AdvocateKhoj
Login : Advocate | Client
Home Post Your Case My Account Law College Law Library
    

Supreme Court Judgments


Latest Supreme Court of India Judgments 2018

Subscribe

RSS Feed img








Union of India Vs. M/S. Bharat Battery Manufacturing Co. (P) Ltd. [2007] Insc 822 (13 August 2007)

H.K. Sema & Lokeshwar Singh Panta

CIVIL APPEAL NO. 3692 OF 2007 ARISING OUT OF SPECIAL LEAVE PETITION (CIVIL) NO. 19881 OF 2006 H.K. SEMA, J.

1. Leave granted.

2. This appeal preferred by the Union of India is directed against the judgment and order dated 26.5.2006 of the High Court of Delhi in Arbitration Petition No. 213 of 2006.

By the aforesaid order the High Court appointed an arbitrator on a petition filed by the respondent under Section 11(6) of the Arbitration and Conciliation Act, 1996 (in short 'the Act').

3. To answer the question involved in this appeal, it may not be necessary to delve the entire facts leading to the filing of the present appeal. Suffice it say that in response to an invitation to tender inquiry No. A.M-5/RC-14100105/ 072003/ WT/ BTYS/ Defence/ 2003-04/ 75 for supply of battery secondary lead acid, an offer dated 7.10.2002 was submitted which was revised by letter dated 8.4.2003. On the basis of the revised offer dated 8.4.2003 a rate contract No. AM-5/RC-14100105/ 072003/ WT/ BTYS/ DEF/ 2003-04/ 75/ BHARAT/ COAC/ 185 dated 5.5.2003 for the period 5.5.2003 to 16.3.2004 was executed between the appellant and the respondent.

4. Clause 12 of rate contract entered into between the parties contained a price variation clause. As the variation factor of the batteries, on account of fluctuation of lead price had not been incorporated, the respondent made a request to the appellant to incorporate the same. The respondent herein also requested the appellant to issue amendment towards rate of sales tax. It appears that the said request was complied with almost after one year by a letter dated 2.7.2004.

However, it is alleged that during the pendency of the rate contract, the appellant issued a supply order No. 01/ RC/Z9/ BTY/ 047/ BHARAT/ 2004-05 dated 16.3.2004 for supply of 19,021 batteries. The respondent herein supplied the same to the appellant. The respondent also submitted detailed calculation of unit price of battery as per price variation clause and the photocopies of Hindustan Zinc Price Circular. It is contented that although the appellant continued to receive the batteries but did not issue the amendment with respect to price variation clause for the quarter April to June, 2004, July to September 2004, October to December 2004, January to March 2005, April to June 2005, July to September 2005, October to December 2005 and January to March 2006. As the appellant did not issue the amendment with respect to price variation clause, nor settled the dispute, which had arisen between the parties, the respondent herein sent a notice under Section 11 of Arbitration and Conciliation Act, 1996 on 7.6.2005. Through the said notice the respondent demanded that the appellant either issue the necessary amendments on account of price variation with respect to the above mentioned quarters or appoint an arbitrator within 30 days. The notice dated 7.6.2005 was acknowledged by the appellant vide acknowledgement slip bearing No. 26110 dated 9.6.2005. Having not complied with the notice, another notice dated 2.1.2006 was issued by the respondent invoking the arbitration agreement and seeking appointment of arbitrator.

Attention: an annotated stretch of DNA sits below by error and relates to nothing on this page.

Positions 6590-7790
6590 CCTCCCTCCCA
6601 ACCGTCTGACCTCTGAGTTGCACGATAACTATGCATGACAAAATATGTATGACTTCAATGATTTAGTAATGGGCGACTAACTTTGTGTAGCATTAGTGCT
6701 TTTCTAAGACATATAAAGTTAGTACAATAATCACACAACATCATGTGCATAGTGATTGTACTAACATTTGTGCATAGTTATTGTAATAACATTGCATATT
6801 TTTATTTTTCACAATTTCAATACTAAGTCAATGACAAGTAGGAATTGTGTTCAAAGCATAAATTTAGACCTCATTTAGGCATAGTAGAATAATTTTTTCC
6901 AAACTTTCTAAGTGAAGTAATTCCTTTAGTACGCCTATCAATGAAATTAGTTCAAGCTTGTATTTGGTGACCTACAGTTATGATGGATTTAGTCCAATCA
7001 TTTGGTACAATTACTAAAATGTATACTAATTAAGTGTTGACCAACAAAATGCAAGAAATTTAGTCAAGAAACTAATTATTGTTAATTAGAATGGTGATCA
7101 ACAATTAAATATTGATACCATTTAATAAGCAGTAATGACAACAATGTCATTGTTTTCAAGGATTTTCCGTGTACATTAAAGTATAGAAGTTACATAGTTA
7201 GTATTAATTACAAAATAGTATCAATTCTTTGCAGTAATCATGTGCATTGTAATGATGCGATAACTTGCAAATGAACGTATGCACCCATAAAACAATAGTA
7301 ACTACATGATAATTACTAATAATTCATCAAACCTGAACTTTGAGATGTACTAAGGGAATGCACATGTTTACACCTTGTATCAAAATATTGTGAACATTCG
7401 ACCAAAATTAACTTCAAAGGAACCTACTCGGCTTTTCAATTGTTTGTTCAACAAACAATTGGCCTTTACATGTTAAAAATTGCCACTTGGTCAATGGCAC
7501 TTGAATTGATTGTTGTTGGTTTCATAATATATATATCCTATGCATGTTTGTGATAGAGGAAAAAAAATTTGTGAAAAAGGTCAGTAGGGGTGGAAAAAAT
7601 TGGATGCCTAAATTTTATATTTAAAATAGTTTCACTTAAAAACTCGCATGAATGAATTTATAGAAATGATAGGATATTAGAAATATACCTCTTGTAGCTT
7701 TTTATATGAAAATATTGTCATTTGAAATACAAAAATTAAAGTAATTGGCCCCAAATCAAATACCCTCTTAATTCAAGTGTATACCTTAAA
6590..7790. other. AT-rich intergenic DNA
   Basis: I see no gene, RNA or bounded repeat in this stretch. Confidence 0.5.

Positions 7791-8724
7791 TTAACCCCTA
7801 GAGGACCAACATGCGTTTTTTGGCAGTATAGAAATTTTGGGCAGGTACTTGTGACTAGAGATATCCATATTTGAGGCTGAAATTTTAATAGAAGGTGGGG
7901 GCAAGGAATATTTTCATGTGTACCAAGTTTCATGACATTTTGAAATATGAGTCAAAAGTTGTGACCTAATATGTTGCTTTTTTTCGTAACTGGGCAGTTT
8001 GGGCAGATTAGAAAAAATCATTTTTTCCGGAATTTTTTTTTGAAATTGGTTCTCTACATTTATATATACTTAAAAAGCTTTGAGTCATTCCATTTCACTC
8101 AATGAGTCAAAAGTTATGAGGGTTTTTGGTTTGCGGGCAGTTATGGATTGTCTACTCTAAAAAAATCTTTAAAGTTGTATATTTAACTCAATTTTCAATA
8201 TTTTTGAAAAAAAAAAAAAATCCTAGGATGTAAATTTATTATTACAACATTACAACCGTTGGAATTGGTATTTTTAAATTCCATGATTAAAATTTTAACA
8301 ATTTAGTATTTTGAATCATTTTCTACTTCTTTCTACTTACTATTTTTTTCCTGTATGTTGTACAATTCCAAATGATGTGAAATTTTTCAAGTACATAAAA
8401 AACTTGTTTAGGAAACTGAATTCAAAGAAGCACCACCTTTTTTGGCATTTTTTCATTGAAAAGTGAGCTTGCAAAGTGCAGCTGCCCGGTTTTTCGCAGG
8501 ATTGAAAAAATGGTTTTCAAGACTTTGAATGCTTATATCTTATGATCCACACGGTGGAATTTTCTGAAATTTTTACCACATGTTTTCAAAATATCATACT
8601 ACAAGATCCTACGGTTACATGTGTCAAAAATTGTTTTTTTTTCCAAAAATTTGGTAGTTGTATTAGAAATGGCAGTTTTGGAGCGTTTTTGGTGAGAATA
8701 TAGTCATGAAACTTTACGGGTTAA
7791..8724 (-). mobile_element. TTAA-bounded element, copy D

The second notice was also acknowledged by the appellant by slip no. 33190 dated 3.1.2006.

5. Despite the aforesaid notices and the receipt thereof, the appellant neither resolved the disputes between the parties nor appointed an arbitrator within 30 days from the receipt of the request to do so, compelling the respondent to file a petition under Section 11(6) of the Act on 30.3.2006.

6. Clause 24 of the agreement deals with the arbitration between the parties. The relevant portion of Clause 24 reads as under: